regenerative motor driver ?

I am considering the Sabertooth 2x10RC Motor Controller as advertised in the latest Servo magazine. I am curious about the following text I quoted from their website (www.dimensionengineering.com) .
How exactly do the batteries get recharged by a slowing or stopping motor ? Does it just mean that momentum keeps the bot moving after current is cutoff, and the motors act as a generator until it stops ?
"Sabertooth is the first synchronous regenerative motor driver in its class. The regenerative topology means that your batteries get recharged whenever you command your robot to slow down or reverse."
Thanks ! JCD
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I don't know anything about the Sabertooth in particular, but yes, that's generally what the term "regenerative" means when applied to a motor. This is how regenerative brakes work in a (good) electric or hybrid car, for example.
I'm skeptical that you'd get any noticeable benefit from this in a robot, however. A car will coast a considerable distance without braking; that's all energy the brakes can recover. But a robot usually doesn't coast; it doesn't have all that much momentum to begin with, and friction quickly brings it to a stop, so what's to recover?
Best, - Joe
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wrote:

Yeah that's kinda what I thought, too. I could really care less about the regenerative part ... just trying to understand things, though.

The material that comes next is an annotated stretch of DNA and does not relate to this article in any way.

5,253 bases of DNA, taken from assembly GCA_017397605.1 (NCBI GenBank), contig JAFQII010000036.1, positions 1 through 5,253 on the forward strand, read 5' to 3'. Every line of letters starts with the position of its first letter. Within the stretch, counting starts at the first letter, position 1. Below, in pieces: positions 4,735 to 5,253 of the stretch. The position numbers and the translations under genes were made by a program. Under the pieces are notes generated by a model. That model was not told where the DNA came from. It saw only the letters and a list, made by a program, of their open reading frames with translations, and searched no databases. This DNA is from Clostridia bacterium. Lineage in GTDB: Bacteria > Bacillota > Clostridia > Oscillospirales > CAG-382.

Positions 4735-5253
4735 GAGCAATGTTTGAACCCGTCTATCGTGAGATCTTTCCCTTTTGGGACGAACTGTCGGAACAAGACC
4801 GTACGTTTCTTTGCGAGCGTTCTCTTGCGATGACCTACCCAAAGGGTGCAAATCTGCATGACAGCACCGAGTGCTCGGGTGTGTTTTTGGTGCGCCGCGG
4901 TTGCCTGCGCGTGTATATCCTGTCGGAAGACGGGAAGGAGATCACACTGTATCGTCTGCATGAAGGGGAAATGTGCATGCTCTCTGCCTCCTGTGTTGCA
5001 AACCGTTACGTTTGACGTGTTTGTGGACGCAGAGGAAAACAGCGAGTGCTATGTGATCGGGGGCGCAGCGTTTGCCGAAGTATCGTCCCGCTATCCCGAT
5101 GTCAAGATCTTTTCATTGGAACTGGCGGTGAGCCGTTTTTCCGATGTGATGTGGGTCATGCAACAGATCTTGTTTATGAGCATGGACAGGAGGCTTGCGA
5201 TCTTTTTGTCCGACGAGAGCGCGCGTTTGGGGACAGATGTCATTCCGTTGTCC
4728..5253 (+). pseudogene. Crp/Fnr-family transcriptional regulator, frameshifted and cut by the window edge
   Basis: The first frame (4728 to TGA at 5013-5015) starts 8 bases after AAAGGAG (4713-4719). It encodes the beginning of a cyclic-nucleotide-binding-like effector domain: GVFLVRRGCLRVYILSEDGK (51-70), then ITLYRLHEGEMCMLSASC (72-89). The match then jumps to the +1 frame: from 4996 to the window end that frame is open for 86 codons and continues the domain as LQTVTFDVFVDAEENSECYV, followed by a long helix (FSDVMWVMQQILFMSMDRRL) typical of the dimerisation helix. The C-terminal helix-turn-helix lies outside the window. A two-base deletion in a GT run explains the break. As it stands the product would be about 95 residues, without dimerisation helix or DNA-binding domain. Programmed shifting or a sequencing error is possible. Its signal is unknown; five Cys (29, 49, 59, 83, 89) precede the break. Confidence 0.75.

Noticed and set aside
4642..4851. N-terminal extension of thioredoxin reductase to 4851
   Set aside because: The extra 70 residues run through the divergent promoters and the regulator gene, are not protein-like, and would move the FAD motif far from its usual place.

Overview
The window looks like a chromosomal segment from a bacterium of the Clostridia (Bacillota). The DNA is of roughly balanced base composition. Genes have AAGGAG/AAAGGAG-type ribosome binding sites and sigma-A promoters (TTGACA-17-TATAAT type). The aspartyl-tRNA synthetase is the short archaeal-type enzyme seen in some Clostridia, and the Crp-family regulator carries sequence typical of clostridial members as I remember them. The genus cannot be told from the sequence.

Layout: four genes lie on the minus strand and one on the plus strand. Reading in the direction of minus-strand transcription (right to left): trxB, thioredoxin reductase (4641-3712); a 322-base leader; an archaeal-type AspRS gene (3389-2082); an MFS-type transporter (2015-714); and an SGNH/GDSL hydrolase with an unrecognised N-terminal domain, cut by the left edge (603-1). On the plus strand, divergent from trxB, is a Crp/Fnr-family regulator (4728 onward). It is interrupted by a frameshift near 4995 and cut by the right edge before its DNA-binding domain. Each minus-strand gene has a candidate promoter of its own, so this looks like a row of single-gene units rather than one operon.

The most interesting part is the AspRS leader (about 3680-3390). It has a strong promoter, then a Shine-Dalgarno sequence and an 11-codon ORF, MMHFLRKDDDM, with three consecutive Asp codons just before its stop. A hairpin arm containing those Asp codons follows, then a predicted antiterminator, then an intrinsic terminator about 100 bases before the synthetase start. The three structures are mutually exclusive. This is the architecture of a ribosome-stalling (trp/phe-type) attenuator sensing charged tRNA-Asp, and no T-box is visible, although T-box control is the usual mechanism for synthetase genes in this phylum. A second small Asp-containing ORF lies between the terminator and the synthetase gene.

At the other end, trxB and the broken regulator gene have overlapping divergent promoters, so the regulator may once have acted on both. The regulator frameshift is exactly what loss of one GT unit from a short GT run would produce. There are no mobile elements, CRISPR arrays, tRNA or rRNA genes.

Thanks ! JCD
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Almost any mosfet motor driver is capable of regenerative braking under the correct circumstances, that is, when pwm duty cycle is reduced below the motor's current speed. (but not to zero and not reversed)
As Joe mentioned it may be unlikely that the amount of energy recovered is significant. However, if you want to use your motor and drive electronics for braking, you're going to have to get rid of that energy somehow. It is better to dump it into your battery than into the drive transistors and *much* better than to let the motor coils ring it off. For that matter, it's also important that if you're going to do this with a big motor your power system can handle it; rapidly stopping a large motor can result in a nontrivial power surge.
-chris
pogo wrote:

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e c kern wrote:

Sorry, but that's not true. If the maximum motor voltage is say 12V, and the motor driver is driving full ahead, then goes open circuit, the motor will generate *less* than 12V, which won't be enough to regenerate into the battery even if there had been a current path (like a diode).
If the driver uses locked anti-phase, and the driver switches negative, some regeneration may be possible. But in general, motor drivers do not provide 4-quadrant control unless they're specifically designed for that purpose.
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During the off phase a mosfet pwm driver output is essentially a dead short. During that period current begins to flow backwards through the armature coil, storing the motor's rotational kinetic energy in the coil's magnetic field. When the driver switches to the on-phase, the current continues to flow, because the armature coil is an inductor, and that is what inductors do. The battery voltage is indeed greater than the motor emf, but the energy stored in the armature coil's field is drained during the on phase to make up for that. In effect, it functions like a dc-dc upconverter.
-chris.
Clifford Heath wrote:

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